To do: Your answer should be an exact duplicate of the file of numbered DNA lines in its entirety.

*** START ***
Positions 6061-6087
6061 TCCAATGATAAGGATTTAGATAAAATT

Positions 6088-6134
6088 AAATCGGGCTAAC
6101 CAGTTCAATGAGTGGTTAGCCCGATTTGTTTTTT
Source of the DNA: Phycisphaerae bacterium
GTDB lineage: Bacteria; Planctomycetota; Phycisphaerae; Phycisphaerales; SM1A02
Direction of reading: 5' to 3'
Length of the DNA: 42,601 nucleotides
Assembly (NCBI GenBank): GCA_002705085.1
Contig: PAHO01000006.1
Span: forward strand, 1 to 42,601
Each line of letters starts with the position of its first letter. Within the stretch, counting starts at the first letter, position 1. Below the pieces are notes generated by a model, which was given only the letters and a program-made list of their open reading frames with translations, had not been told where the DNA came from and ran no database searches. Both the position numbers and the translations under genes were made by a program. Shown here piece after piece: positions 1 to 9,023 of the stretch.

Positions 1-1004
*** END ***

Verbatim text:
Positions 6061-6087
6061 TCCAATGATAAGGATTTAGATAAAATT

Positions 6088-6134
6088 AAATCGGGCTAAC
6101 CAGTTCAATGAGTGGTTAGCCCGATTTGTTTTTT
Source of the DNA: Phycisphaerae bacterium
GTDB lineage: Bacteria; Planctomycetota; Phycisphaerae; Phycisphaerales; SM1A02
Direction of reading: 5' to 3'
Length of the DNA: 42,601 nucleotides
Assembly (NCBI GenBank): GCA_002705085.1
Contig: PAHO01000006.1
Span: forward strand, 1 to 42,601
Each line of letters starts with the position of its first letter. Within the stretch, counting starts at the first letter, position 1. Below the pieces are notes generated by a model, which was given only the letters and a program-made list of their open reading frames with translations, had not been told where the DNA came from and ran no database searches. Both the position numbers and the translations under genes were made by a program. Shown here piece after piece: positions 1 to 9,023 of the stretch.

Positions 1-1004